Central Venous Catheters

IX. Central Venous Catheters
A. Description

1. Central venous catheters (Fig. 14-6) are used to deliver hyperosmolar solutions, measure central venous pressure,
infuse parenteral nutrition, or infuse multiple IV solutions or medications.

2. Catheter position is determined by radiography after insertion.

3. The catheter may have a single, double, or triple lumen.
4. The catheter may be inserted peripherally and threaded through the basilic or cephalic vein into the superior vena cava, inserted centrally through the internal jugular or subclavian veins, or surgically tunneled through subcutaneous tissue.
5. With multilumen catheters, more than one medication can be administered at the same time without incompatibility problems, and only one insertion site is present.

 

For central line insertion, tubing change, and line removal,
place the client in the Trendelenburg’s position if not contraindicated or in
the supine position, and instruct the client to perform the Valsalva maneuver
to increase pressure in the central veins when the IV system is open.
B. Tunneled central venous catheters
1. A more permanent type of catheter, such as the Hickman, Broviac, or Groshong catheter, is used for long-term IV therapy.
2. The catheter may be single lumen or multilumen.
3. The catheter is inserted in the operating room, and the catheter is threaded into the lower part of the
vena cava at the entrance of the right atrium.
4. The catheter is fitted with an intermittent infusion device to allow access as needed and to keep the system
closed and intact.
5. Patency is maintained by flushing with a diluted heparin solution or normal saline solution, depending on the
type of catheter, per agency policy.
C. Vascular access ports (implantable port)
1. Surgically implanted under the skin, ports such as a Port-a-Cath, Mediport, or Infusaport are used for
long-term administration of repeated IV therapy.
2. For access, the port requires palpation and injection through the skin into the self-sealing port with a
noncoring needle, such as a Huber-point needle.
3. Patency is maintained by periodic flushing with a diluted heparin solution as prescribed and as per
agency policy.
D. PICC line
1. The catheter is used for long-term IV therapy, frequently in the home.
2. The basilic vein usually is used, but the median cubital and cephalic veins in the antecubital area also can be used.
3. The catheter is threaded so that the catheter tip may terminate in the subclavian vein or superior vena cava.
4. A small amount of bleeding may occur at the time of insertion and may continue for 24 hours, but bleeding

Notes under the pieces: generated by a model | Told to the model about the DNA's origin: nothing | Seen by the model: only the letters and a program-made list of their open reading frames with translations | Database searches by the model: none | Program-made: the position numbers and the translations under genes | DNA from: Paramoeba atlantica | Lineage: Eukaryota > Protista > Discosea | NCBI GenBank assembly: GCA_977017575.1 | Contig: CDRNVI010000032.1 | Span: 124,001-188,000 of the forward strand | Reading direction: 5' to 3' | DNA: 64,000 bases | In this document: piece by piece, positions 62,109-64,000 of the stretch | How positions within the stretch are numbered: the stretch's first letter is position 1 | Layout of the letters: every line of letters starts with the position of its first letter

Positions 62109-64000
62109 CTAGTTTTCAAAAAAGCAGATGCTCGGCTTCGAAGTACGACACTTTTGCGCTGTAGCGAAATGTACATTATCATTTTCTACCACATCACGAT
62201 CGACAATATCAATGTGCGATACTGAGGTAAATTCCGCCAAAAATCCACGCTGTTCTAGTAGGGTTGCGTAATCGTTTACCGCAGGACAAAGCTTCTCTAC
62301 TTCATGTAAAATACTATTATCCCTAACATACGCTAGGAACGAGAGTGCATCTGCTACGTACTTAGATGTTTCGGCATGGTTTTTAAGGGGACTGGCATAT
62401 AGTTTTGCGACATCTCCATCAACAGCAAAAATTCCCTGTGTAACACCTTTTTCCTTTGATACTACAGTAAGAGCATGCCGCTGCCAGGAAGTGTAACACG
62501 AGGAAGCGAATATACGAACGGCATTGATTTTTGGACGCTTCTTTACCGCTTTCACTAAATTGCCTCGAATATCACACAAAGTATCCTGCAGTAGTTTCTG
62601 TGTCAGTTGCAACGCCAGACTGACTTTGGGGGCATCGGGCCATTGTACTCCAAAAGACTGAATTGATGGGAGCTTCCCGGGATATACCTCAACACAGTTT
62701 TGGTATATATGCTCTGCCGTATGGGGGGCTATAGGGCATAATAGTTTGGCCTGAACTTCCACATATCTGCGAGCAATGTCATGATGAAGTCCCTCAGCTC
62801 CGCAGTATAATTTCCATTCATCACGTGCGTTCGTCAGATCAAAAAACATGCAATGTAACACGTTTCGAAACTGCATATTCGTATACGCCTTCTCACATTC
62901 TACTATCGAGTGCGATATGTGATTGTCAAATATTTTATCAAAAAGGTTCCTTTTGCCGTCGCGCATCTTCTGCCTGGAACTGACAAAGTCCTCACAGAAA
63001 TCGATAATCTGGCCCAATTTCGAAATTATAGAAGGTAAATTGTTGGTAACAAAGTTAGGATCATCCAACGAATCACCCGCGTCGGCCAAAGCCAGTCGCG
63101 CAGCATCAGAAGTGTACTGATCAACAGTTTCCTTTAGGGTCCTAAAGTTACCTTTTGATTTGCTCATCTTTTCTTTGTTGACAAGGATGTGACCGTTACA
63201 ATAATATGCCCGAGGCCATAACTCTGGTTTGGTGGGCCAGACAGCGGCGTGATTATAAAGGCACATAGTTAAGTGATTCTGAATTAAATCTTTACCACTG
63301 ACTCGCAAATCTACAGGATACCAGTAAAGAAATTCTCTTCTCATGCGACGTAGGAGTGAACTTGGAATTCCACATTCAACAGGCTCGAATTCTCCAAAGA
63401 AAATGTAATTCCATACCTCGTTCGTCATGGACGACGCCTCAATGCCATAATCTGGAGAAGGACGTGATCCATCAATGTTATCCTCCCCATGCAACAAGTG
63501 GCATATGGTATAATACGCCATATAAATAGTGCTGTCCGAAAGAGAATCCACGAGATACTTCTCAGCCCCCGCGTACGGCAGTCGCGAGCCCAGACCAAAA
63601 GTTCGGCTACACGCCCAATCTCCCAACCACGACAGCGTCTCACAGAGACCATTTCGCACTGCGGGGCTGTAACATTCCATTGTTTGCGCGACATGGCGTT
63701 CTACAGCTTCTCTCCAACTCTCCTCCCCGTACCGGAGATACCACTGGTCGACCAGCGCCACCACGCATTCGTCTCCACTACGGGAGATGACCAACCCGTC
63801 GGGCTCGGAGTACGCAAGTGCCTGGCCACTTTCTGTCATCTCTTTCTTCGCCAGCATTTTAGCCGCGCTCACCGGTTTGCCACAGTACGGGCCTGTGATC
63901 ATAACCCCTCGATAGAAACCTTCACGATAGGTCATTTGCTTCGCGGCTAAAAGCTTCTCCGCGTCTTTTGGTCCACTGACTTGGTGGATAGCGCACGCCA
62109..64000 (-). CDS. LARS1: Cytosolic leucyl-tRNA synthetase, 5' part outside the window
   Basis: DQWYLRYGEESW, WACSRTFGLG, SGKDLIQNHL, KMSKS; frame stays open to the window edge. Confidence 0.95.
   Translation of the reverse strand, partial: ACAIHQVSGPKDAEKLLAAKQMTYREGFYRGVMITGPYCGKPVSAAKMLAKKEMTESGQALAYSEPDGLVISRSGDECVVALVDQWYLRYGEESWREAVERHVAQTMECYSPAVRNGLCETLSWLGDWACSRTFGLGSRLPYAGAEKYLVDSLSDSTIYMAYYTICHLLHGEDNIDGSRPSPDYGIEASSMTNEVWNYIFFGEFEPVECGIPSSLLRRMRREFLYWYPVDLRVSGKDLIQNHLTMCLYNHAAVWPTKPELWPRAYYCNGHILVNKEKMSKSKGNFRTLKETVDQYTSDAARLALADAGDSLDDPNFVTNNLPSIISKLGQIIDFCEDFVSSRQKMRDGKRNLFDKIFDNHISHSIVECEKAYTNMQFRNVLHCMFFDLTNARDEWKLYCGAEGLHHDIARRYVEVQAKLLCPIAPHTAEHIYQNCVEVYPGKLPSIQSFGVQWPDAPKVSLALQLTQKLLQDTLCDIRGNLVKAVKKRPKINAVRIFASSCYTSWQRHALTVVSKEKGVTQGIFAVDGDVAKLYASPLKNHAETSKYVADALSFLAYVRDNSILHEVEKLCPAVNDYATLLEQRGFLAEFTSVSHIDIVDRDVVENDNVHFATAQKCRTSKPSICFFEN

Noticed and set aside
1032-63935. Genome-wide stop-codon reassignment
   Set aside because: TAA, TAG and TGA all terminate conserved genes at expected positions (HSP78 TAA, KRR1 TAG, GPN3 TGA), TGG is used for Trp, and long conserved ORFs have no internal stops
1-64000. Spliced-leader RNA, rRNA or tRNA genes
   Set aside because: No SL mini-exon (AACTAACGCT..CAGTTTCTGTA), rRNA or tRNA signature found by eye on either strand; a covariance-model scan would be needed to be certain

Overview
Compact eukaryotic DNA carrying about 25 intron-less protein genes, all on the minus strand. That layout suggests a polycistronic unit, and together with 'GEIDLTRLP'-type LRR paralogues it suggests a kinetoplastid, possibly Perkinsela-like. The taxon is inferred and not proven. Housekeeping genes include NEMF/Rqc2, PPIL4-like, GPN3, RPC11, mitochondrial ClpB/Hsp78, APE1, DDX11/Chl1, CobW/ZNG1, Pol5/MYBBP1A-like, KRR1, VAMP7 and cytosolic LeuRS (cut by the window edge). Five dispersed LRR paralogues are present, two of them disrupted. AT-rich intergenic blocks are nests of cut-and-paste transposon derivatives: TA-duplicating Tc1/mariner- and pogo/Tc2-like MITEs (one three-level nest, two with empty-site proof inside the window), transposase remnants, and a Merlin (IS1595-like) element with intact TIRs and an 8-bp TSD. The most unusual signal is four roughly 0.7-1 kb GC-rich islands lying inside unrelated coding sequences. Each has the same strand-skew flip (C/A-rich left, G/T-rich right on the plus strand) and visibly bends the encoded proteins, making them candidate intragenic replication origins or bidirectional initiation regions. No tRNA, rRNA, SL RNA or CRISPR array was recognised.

thereafter is not expected.
5. Phlebitis is a common complication.
6. Insertion is below the heart level; therefore air embolism is not common.

X. Epidural Catheter

 

A. Catheter is placed in the epidural space for the administration of analgesics; this method of
administration reduces the amount of medication needed to control pain; therefore, the client experiences fewer side effects.
B. Assess client’s vital signs, level of consciousness, and motor and sensory function.
C. Monitor insertion site for signs of infection and be sure that the catheter is secured to the client’s skin and that all connections are taped to prevent disconnection.
D. Check HCP’s prescription regarding solution and medication administration.
E. For continuous infusion, monitor the electronic infusion device for proper rate of flow.
F. For bolus dose administration, follow the procedure for administering bolus doses through the catheter and follow agency procedure.
G. Aspiration is done before injecting medication; if more than 1 mL of clear fluid or blood returns,
the medication is not injected and the HCP or anesthesiologist is notified
immediately (catheter may have migrated into the subarachnoid space or a blood
vessel).
Contraindications to an epidural catheter and administration of
epidural analgesia include skeletal and spinal abnormalities, bleeding
disorders, use of anticoagulants, history of multiple abscesses, and sepsis.
  CRITICAL THINKING   What Should You Do?
Answer: When a client has any type of
central venous catheter, there is a risk for breaking of the catheter,
dislodgement of a thrombus, or entry of air into the circulation, all of which
can lead to an embolism. Signs and symptoms that this complication is occurring
include sudden chest pain, dyspnea, tachypnea, hypoxia, cyanosis, hypotension,
and tachycardia. If this occurs, the nurse should clamp the catheter, place the
client on the left side with the head lower than the feet (to trap the embolism
in the right atrium of the heart), administer oxygen, and notify the health
care provider.

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